The hope Jesus brings is different. Jesus doesn’t dismiss our bodies or anything in all creation as if they don’t matter. He gives hope for the whole creation, physical and spiritual. And each of those aspects of us is intertwined. The way you feel physically affects your spiritual well-being, and your spiritual health is connected with your physical health. From the time Jesus healed the sick, churches have been about the business of physical healing. Some of the best hospitals in the world bear the name of churches. Just down the street from my house in Pittsburgh was Presbyterian Hospital, now part of UPMC. Many congregations employ a parish nurse, someone to care for the physical needs of the community while the church supports their spiritual needs. Why would churches do that unless we believed that the body is not just a worthless shell that will be tossed away one day?
John Polkinghorne explains that what truly makes us who we are is the complex pattern in which we’re put together, body, mind and spirit. Our bodies deteriorate. Our minds wear out. We don’t function at age 80 the way we did when we were 20. But regardless of how well the parts are working, the pattern that makes each of us unique is there. It all stops at death, but God does not forget who we are. God holds us in God’s memory until that day when Christ comes again at the close of history and God resurrects us, body, mind and spirit. That is what happened to Jesus at the resurrection, why he is called the first fruits of the dead. What God did to Jesus, who died and was raised, is what God will do for us. Our hope in Jesus is stronger even than death. The good work God has begun in us will be completed by the day of Jesus Christ, the day he raises us from death, reunites us with those we love and restores the whole creation to perfection.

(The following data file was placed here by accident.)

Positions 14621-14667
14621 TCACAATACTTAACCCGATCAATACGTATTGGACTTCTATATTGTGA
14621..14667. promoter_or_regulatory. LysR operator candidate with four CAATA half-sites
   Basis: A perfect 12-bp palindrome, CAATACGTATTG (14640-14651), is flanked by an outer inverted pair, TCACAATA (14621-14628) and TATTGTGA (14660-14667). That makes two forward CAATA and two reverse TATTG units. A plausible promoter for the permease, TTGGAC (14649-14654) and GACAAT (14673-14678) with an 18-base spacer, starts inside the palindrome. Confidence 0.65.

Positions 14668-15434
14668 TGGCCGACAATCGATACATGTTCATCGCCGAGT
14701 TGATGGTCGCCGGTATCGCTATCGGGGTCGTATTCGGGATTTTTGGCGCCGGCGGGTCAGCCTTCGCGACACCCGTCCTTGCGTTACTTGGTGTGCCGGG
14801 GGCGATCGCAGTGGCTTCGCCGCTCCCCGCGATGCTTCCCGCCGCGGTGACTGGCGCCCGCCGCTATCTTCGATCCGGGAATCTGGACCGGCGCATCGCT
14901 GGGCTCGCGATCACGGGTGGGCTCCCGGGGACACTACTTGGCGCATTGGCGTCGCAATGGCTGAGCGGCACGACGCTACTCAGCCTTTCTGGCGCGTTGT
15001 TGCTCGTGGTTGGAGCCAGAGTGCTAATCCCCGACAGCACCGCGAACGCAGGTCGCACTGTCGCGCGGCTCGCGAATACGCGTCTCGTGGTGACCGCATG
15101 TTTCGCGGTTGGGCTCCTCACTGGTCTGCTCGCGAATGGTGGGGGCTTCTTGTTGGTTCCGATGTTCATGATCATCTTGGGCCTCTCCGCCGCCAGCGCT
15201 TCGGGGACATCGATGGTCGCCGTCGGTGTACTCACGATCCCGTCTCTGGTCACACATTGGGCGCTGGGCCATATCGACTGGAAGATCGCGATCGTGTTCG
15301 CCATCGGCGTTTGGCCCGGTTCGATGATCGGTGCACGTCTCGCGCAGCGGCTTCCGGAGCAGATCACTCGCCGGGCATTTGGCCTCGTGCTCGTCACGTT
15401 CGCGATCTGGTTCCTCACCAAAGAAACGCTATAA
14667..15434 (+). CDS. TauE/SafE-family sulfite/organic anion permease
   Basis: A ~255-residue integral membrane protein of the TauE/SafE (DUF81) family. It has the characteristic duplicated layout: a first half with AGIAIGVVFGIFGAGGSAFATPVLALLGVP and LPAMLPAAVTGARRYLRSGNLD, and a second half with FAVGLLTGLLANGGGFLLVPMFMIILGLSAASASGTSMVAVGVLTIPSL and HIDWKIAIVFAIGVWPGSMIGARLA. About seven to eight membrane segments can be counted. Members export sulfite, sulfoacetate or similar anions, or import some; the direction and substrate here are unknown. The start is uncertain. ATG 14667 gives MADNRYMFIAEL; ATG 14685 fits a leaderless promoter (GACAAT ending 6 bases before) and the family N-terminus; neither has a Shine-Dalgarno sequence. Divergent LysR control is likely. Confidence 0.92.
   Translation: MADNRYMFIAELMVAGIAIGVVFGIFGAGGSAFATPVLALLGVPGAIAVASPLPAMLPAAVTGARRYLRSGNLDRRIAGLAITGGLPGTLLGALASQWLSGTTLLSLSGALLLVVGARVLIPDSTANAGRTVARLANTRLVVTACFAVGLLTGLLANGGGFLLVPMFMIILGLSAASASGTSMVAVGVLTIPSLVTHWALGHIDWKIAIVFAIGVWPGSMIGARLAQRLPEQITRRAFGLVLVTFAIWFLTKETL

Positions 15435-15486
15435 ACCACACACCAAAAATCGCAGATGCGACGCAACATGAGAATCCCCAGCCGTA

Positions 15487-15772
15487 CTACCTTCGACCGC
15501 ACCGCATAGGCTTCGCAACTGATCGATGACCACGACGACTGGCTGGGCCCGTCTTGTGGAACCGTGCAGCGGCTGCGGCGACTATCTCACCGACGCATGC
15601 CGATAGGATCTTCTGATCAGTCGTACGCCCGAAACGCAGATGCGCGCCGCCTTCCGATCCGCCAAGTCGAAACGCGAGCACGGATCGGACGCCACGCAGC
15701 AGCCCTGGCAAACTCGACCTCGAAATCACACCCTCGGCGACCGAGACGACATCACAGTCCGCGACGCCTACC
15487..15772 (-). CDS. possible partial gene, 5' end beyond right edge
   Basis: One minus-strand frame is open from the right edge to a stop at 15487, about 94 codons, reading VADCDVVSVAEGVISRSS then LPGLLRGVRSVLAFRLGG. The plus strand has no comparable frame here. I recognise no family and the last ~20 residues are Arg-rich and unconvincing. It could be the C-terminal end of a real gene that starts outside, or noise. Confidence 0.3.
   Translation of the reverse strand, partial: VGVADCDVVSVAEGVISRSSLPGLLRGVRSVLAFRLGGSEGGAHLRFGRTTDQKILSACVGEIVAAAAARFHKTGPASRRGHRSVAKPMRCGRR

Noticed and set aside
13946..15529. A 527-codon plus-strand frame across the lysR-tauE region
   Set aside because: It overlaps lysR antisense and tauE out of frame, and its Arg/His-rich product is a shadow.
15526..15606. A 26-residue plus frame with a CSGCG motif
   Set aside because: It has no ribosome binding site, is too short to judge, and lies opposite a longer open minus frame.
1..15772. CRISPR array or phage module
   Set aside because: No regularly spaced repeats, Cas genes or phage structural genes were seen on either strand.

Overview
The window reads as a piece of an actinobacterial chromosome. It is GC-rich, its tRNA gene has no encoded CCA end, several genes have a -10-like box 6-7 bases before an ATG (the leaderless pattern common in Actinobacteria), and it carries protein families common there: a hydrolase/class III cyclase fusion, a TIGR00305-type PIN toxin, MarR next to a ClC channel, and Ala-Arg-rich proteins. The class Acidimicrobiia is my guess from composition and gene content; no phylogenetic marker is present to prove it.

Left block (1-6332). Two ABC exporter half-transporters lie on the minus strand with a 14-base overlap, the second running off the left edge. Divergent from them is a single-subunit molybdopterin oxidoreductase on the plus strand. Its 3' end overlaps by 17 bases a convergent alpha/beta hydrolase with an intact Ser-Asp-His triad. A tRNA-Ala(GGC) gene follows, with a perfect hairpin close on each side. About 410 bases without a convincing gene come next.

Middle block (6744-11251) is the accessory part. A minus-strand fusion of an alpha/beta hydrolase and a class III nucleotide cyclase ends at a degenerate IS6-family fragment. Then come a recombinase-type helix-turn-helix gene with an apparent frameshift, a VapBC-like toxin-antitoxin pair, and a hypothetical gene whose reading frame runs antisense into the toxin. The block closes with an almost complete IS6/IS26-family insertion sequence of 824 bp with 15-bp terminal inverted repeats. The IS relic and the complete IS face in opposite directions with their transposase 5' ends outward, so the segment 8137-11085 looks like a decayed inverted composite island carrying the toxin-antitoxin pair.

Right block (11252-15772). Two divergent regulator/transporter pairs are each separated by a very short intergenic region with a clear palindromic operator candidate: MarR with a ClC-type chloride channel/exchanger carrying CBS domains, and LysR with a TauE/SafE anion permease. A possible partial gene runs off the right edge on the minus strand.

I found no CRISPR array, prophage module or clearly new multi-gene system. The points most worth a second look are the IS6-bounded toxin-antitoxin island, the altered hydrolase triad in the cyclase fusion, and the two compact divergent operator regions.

One of the images the Bible uses for that day is the image of a heavenly banquet. When Christ comes, not only will he reconstitute each of us, he’ll make right the whole human race and the entire creation. We’ll delight in each other’s company. We’ll share freely with all. We’ll encourage one another. The differences that now divide us will be sources of pleasure and affirmation.
Hope like that needs encouragement. The power of death is so great that it continually works against the hope we have. Death permeates life. It is served by hatred, greed, warfare, dishonesty, lust. All those things that keep us from living in God’s ways serve death and discourage us from hope that the day of Christ will come.